Too bad they didn’t read the bill
Re “Health law’s disputed phrase may have been an oversight” (Page 5B, May 26): I’m really enjoying watching the Democrats try to justify the error which may take the Affordable Care Act down. The spin now is supposedly that it was just a typo. Well, no, because when it was passed, they were sure that they could get states to buy in, and many states didn’t. Claiming it was not intentional will not fly, since Rep. Nancy Pelosi and others acknowledged they hadn’t read it. The argument is entirely disingenuous, and I doubt the court will be amused.
I don’t oppose health care reform at all, but this was bad law. It took a couple of good things – universal mandate, pre-existing conditions – and ignored everything else: interstate competition, choice for employees with employer-provided health care, tort reform and government-facilitated pools for people who must apply for more expensive individual rates.
Maybe we can do better.
Daniel Westover, Sacramento
According to the dictionary ...
I looked up “state” on Dictionary.com and, under noun, the seventh definition states: “A politically unified people occupying a definite territory; nation.” Therefore, websites created by state governments and the federal government are all established by the state.
I find it surprising that this is even a point of contention. It will be interesting to see what the courts decide.
Randall Dee Rich,
Four little words of the ACA
It’s amazing that nationwide funding of the Affordable Care Act could actually hang on four words in the 900-page bill. The disputed words, “established by the state,” are said to be inadvertent, an oversight or a drafting error. But, didn’t Rep. Nancy Pelosi say that the bill had to be passed to see what was in it?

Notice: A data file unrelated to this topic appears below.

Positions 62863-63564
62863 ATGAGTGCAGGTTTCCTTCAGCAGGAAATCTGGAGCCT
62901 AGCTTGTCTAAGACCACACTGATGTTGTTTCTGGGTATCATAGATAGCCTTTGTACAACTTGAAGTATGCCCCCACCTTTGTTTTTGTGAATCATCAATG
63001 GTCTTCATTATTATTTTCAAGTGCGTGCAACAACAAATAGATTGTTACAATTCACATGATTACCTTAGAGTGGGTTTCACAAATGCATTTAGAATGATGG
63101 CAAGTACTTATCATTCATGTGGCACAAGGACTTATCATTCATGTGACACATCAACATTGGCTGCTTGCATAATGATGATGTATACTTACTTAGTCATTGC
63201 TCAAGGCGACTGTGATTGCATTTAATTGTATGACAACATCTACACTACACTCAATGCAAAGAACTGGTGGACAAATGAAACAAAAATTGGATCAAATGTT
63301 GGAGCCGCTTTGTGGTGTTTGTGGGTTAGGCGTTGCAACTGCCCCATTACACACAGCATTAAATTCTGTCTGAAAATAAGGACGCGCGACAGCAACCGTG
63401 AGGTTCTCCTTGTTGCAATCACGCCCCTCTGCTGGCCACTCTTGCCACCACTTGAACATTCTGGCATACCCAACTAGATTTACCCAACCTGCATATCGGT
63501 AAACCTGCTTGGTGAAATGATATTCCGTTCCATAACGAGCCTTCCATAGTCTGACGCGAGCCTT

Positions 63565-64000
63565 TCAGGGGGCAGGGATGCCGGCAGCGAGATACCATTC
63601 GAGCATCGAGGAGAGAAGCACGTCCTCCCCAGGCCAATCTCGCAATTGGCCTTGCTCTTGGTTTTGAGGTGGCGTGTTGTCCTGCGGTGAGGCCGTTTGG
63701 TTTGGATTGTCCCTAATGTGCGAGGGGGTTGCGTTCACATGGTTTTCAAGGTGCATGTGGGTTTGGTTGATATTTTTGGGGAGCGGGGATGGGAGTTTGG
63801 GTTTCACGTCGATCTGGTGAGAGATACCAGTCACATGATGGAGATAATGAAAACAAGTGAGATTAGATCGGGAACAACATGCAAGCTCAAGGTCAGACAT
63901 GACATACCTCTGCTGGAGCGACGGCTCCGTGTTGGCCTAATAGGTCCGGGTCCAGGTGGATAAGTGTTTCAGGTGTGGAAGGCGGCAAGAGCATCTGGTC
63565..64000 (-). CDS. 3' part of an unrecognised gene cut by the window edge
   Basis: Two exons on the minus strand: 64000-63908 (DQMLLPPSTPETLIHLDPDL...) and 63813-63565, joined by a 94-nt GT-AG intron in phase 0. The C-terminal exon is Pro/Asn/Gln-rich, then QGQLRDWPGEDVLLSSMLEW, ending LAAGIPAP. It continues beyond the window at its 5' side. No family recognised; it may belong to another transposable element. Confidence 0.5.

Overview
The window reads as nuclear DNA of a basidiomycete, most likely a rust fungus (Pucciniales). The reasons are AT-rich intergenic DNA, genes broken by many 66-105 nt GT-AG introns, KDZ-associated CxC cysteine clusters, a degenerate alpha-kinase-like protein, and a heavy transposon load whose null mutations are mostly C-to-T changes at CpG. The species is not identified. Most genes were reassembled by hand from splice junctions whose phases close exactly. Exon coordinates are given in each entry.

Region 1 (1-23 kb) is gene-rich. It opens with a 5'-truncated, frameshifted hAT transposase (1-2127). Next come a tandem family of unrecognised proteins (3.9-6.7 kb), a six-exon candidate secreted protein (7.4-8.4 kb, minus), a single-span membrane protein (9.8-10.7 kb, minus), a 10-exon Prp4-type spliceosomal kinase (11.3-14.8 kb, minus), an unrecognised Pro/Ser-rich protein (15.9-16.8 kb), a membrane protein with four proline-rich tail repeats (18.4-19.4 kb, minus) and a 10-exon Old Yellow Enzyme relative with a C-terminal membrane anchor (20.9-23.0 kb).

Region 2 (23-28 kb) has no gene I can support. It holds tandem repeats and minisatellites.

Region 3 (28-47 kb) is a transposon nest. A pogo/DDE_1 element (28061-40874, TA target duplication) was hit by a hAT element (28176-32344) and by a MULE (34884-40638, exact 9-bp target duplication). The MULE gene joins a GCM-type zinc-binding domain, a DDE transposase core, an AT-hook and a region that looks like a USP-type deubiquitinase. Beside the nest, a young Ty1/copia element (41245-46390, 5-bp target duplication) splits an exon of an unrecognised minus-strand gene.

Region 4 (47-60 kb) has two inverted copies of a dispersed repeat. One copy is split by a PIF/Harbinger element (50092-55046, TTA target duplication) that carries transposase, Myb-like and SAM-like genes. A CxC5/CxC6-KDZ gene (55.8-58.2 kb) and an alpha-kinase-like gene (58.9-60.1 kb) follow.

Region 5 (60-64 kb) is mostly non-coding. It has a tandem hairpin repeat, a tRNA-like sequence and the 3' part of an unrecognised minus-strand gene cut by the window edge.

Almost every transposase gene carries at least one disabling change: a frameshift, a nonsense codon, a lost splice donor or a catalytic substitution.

Paul Lineback, Cameron Park
People have the freedom to choose
Re “Doctors must not aid suicide” (Viewpoints, May 26): I am glad that Dr. Eric Chevlen is not my oncologist. His despair comments indicate to me a very poor bedside manner and complete misunderstanding of his patient’s true feelings.
People in pain and with poor quality of life should not be kept alive so that doctors can continue to make tons of money from their patients’ misery. People should be given the freedom to choose how and when to hasten the ultimate outcome and end their misery.
Harvey Banks, Sacramento
The palliative care of last resort
I reject Dr. Eric Chevlen’s assertion that Senate Bill 128 would empower doctors rather than patients by allowing for medical assistance in dying. Within my own family, I know, as do many physicians, that not all pain from cancer can be relieved. Who but the patient should decide whether life under those circumstances is preferable to death?
Nor would SB 128 require Chevlen to proceed differently than he does in treating depression and counseling patients against prematurely ending their lives. Moreover, he could opt out of providing medication that would hasten death. And hastily scribbled lethal prescriptions won’t exist. SB 128 requires a second opinion from a qualified physician that the patient is of sound mind and has six months or less to live, and it also requires a 15-day waiting period after the submission of a written and duly witnessed request before such prescriptions can be issued.
Bill Pieper, Sacramento
Growing use of GMOs questioned
Re “GMO use is a growing controversy” (Feast, May 24): Genetically engineered seeds and crops are controversial for more than the article lets on. And that dirty little secret is increasingly coming to light.
A handful of global pesticide corporations with a growing presence in the Sacramento region are engineering seeds to withstand greater pesticide use. That’s why, according to USDA data, these crops have driven up huge increases in pesticide use. In turn, given increased plant and insect resistance, these corporations are marketing a return to the use of more hazardous pesticides.
These corporations are gobbling up traditional seed companies, consolidating the marketplace. We have a responsibility to question what is being developed in our backyard from seed to fork.
Paul Towers, Sacramento
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